Growing up in the south, Chef Brandon Baltzley knew that his career trajectory would be unusual. Opting to educate himself in the kitchen, he left the school system after eighth grade to help out at his mother’s small restaurant, Whistlestop Café in Jacksonville, Florida, later landing his first full-time kitchen role at the age of 14.
Baltzley played the drums in heavy metal band, Kylesa for two years before moving to Washington, DC at age 22 for a position as Chef de Cuisine at Restaurant Nora, the country’s first certified organic restaurant. In the decade since, he has staged, collaborated, and held positions at celebrated restaurants in New York, Chicago, Pittsburgh and Copenhagen, including Allen and Delancey, Bar Marco, Amass and Noma. While in Chicago, Baltzley started CRUX, a start-up collective that brings together exceptional chefs and puts them on tour to bring thought-provoking food to people in unconventional settings.
Reflecting on his unusual career path and struggles with substance abuse, Baltzley wrote and released his first book, Nine Lives: A Chef’s Journey from Chaos to Control in 2013, gaining widespread acclaim from Publishers Weekly, Kirkus Reviews and more.
Seeking a new city to plant their roots after the closure of his first independent restaurant, TMIP in Indiana, Baltzley and his now-wife traveled to New England in 2015. Baltzley was hired as Co-Chef at Brookline, Massachusetts restaurant, Ribelle, where he spent a year in the kitchen with Co-Chef/Owner Tim Maslow before the restaurant shuttered. In 2016, he started mobile restaurant project, The Buffalo Jump, in conjunction with Coonamessett Farm on Cape Cod. hiking, kayaking, camping, traveling and foraging for ingredients.
Whether bussing tables of a New England cafe or working at award-winning Le Quartier Francais in South Africa, Laura Higgins-Baltzley commands professionalism and excellence in the kitchen. She graduated at the top of her class from the Culinary Institute of America in Napa, CA before moving to Chicago, where she was named sous chef of Trenchermen. Two years later, she returned to the East Coast, where she worked as executive sous chef of The Boston Globe 4 star receiving Ribelle.
Through her work at The Buffalo Jump, Laura was awarded the Eater National Young Guns Award in 2016. She works closely with the community putting on charity dinners, baking with her Mother at Peck O' Dirt Farm and Bakery, and selling their goods at many local farmer's markets.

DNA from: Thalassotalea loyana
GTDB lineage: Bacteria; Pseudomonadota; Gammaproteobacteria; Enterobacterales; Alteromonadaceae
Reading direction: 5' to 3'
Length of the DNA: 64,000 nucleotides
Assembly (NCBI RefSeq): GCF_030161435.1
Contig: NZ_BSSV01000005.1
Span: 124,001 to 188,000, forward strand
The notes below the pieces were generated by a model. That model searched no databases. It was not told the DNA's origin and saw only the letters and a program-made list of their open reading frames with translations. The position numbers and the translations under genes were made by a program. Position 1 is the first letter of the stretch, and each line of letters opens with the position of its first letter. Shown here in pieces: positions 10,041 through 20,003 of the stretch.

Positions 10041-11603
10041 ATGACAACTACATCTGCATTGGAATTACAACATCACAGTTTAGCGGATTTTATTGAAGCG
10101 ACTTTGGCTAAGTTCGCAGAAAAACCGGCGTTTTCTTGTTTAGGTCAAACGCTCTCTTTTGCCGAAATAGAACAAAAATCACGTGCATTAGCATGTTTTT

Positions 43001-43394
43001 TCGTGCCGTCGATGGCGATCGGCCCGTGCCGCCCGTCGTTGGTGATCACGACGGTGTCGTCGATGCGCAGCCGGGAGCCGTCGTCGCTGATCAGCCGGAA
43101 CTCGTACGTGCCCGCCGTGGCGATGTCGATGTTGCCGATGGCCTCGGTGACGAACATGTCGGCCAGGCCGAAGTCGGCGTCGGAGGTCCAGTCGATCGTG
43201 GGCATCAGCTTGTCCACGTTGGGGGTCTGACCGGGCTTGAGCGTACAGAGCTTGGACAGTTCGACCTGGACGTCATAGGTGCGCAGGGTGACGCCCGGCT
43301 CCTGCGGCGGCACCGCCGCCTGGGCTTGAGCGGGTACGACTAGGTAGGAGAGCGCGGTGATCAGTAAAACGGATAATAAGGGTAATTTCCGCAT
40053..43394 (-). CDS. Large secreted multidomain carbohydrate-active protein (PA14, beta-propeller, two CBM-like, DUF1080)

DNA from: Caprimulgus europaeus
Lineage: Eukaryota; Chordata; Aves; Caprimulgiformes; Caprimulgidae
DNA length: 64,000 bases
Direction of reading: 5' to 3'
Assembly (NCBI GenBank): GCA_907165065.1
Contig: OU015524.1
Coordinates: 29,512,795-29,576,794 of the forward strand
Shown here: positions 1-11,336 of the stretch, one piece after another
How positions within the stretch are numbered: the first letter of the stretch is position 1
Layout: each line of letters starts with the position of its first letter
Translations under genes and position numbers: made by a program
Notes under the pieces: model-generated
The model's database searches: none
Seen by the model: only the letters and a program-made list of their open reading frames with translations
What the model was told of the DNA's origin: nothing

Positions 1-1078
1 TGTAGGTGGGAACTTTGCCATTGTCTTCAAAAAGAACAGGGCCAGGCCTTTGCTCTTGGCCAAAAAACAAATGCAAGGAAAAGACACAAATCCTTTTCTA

Born on the Gulf Coast and raised here in Falmouth, You don't have to look far to find where Madeline LaCroix's love of the ocean and all of New England's native bounty began. At a young age, LaCroix would start her mornings either tagging along on her father's fish delivery routes, or hulling lobster traps in, before heading off to waitress for the night on Cape Cod.
LaCroix's knack for adventure and travel brought her to Napa, California, where she quickly began her work under chef Jeremy Fox and Tyler Florence at Rotisserie and Wine. She continued to San Francisco to work at Chris Consentino's Incanto where she enjoyed captivating guests with the sustainable, nose-to-tail staples of suckling pig, liver, and brains. Two years later, sails caught wind South and LaCroix found her way back to her bayou home roots. Settling in as a server and manager at the French Press in Lafayette, LA.
As the East Coast called for her return, LaCroix came back with her service revelations and a new philosophy on food to join The Jump. Madeline enjoys fishing, and collecting sea glass, in her rare free time here on Cape Cod.
The Buffalo Jump:
A variation of the pishkun was the "buffalo jump." The V-shaped pathway was also used in this method, but it ended at a sheer cliff some twenty or more feet in height. The best jumps were at the edge of a good pasture which sloped gently into a shallow draw and toward the rim. Hunters ran the herd in the direction of the cliff.
Shortly thereafter, the thundering herd would plummet off the cliff, ending in a mass of dead and crippled beasts at the foot of the cliff. There, the hunters finished them off, and the women set immediately to skinning them, since any meat not cut, sliced, and placed on drying racks by morning would spoil.
This type of hunting was a communal event which occurred as early as 12,000 years ago and lasted until at least 1500 AD, around the time of the introduction of horses.